japan and china

Our partnership was named iTWS japan LLP, meaning “inbound three-way satisfaction japan limited liability partnership”. Of course, we have intentionally used a small letter “j” for Japan, and here, you can confirm the reason why we did so.
But unless you are a native English speaker, you might not know the fact that one word “japan” actually exists. Also, have you ever seen another word “china”, not “China”? Maybe, china is more famous than japan. While japan means lacquerware, china refers to to-jiki. Today, I would like to introduce the latter to you.

Since pottery, toki, and porcelain, jiki, are produced and used in similar ways, the Japanese use the word “to-jiki” to refer to both of them.

Toki is glazed pottery with an opaque body. Toki were introduced to Japan from China in the 8th century, and their production flourished with the tea ceremony in the late 16th century. Famous toki pottery ware includes Satsuma-yaki, Hagi-yaki, and Mashiko-yaki.

Jiki is glazed porcelain with a white translucent body. Jiki were also introduced from China. When Nabeshima Naoshige, the de facto founder of the Saga domain, withdrew from Toyotomi Hideyoshi’s invasion of Korea, he took hundreds of artisans away to Japan. One of them was Ri Sampei, who is considered to be the father of Arita-yaki porcelain.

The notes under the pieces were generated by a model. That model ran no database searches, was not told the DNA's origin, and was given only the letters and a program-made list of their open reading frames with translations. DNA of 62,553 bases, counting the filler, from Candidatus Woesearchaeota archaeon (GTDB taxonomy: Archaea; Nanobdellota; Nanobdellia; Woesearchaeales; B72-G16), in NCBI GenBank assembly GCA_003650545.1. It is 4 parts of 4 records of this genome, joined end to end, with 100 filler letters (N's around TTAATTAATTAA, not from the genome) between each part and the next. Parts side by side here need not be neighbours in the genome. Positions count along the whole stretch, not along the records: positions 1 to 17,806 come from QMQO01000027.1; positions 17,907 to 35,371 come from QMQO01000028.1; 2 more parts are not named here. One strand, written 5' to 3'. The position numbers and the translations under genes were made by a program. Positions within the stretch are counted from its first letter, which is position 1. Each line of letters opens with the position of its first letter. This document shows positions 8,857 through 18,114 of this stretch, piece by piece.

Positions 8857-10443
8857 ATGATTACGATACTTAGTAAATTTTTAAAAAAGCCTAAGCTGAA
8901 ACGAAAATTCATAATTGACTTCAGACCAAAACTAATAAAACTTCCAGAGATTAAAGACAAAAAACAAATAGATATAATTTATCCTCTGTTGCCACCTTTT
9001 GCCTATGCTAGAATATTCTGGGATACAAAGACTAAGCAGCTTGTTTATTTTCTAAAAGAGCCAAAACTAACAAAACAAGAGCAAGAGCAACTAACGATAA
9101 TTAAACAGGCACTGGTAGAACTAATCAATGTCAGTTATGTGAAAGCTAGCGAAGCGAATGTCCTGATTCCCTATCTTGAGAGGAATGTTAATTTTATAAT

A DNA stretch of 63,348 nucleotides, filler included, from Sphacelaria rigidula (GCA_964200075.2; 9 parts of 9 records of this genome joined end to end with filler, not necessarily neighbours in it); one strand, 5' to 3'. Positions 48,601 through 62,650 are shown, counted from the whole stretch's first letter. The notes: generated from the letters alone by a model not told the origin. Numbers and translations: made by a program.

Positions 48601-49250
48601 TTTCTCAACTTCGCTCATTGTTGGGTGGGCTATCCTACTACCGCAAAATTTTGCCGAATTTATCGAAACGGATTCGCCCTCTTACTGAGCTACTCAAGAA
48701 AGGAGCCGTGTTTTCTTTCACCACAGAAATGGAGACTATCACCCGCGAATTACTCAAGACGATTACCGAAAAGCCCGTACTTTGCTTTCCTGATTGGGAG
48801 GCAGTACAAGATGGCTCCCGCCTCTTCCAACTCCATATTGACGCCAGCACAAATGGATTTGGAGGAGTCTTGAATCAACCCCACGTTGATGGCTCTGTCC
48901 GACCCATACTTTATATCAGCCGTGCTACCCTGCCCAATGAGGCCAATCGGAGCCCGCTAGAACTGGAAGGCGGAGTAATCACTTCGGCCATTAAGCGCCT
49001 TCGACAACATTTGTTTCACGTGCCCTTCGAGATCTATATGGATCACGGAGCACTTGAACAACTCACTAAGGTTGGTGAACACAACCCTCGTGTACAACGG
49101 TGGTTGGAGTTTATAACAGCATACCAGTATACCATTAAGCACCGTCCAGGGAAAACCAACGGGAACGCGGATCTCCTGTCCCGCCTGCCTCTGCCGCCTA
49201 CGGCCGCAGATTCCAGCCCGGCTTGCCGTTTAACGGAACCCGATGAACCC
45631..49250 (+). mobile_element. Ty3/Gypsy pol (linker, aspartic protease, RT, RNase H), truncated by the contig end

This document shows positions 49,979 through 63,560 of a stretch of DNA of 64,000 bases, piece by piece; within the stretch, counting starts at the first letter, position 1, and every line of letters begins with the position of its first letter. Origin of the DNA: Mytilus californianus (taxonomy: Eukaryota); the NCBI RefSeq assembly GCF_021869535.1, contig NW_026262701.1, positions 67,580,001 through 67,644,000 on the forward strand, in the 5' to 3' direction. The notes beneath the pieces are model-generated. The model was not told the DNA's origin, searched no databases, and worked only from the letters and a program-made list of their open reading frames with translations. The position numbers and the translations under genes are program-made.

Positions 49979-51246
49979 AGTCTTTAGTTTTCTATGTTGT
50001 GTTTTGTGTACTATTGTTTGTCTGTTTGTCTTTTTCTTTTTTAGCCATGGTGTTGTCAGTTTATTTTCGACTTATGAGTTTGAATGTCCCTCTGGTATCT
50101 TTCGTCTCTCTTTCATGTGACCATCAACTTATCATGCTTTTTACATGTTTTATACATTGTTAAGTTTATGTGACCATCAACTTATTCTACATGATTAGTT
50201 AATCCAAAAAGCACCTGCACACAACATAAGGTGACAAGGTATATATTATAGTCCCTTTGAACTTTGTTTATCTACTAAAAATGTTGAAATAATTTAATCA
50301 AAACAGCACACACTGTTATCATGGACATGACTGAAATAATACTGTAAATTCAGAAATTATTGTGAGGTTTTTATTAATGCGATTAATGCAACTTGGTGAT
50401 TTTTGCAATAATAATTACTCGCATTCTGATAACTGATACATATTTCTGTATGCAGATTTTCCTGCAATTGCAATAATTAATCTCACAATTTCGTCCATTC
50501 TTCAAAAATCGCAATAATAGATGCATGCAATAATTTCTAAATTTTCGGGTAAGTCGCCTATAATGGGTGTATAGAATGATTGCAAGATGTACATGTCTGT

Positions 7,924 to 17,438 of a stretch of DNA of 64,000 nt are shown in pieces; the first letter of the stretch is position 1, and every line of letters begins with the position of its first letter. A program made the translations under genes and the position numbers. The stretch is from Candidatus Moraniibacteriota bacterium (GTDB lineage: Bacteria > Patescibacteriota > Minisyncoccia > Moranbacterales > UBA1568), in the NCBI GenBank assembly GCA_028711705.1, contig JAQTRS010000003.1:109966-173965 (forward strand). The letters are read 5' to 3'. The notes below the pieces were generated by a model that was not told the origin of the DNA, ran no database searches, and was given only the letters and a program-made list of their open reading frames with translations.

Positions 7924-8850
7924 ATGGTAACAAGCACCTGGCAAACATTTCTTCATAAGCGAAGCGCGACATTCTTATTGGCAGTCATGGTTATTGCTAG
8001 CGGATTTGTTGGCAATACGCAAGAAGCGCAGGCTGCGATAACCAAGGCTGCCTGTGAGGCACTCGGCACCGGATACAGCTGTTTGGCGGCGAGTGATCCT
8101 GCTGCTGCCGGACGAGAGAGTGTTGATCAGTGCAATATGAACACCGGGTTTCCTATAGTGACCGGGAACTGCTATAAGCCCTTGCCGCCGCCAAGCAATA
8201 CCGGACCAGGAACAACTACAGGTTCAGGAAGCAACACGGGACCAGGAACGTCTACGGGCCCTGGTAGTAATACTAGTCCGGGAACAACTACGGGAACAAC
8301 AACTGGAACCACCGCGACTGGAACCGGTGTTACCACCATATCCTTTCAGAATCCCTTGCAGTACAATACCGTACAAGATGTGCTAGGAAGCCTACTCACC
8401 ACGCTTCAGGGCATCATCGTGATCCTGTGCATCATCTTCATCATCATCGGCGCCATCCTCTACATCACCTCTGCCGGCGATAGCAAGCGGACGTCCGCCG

Jiki made in Arita, Saga Prefecture, was exported to Europe from the port Imari by the Dutch East India Company, and European people appreciated its artistic qualities. With Naoshige, Sampei is honored at Sueyama Shrine in Arita. Other famous jiki porcelain ware includes Kiyomizu-yaki and Kutaki-yaki.

Seto in Aichi Prefetcure is well-known for its ceramic production, so people still refer to to-jiki as “seto-mono”, meaning things of Seto. I visited Seto today on November 25th. It takes less than 50 minutes by train from the center of Nagoya, the capital city of Aichi Prefecture, to Owari Seto Station on the Meitetsu Seto Line.

Some areas of Seto are decorated with colorful patterns made of pottery objects. You can see different types of pottery walls at Kamagaki no Komichi, the path with kamagaki pottery walls. Kamagaki is a type of foundation material for fences, retaining walls and other constructions made by potters in their spare time using large pieces of old kiln furniture such as saggars, plates and supports from climbing kilns or coal kilns. Kamagaki walls don’t contain cement or other types of binder but are reinforced by assembling pieces of different sizes and shapes of kiln furniture.

You can see circular, square, rectangular and tubular shapes of the kiln furniture in kamagaki walls. Near Kamagaki no Komichi is Hosenji Temple where you can find the paintings on the ceiling of the main hall allegedly made by ceramic painters from Seto. In addition, you can enjoy ceramic art experience in the town. Why don’t you go for a stroll in the capital of ceramic production and try to find your favorite kamagaki wall?

Yuki Takano, a member of iTWS japan LLP

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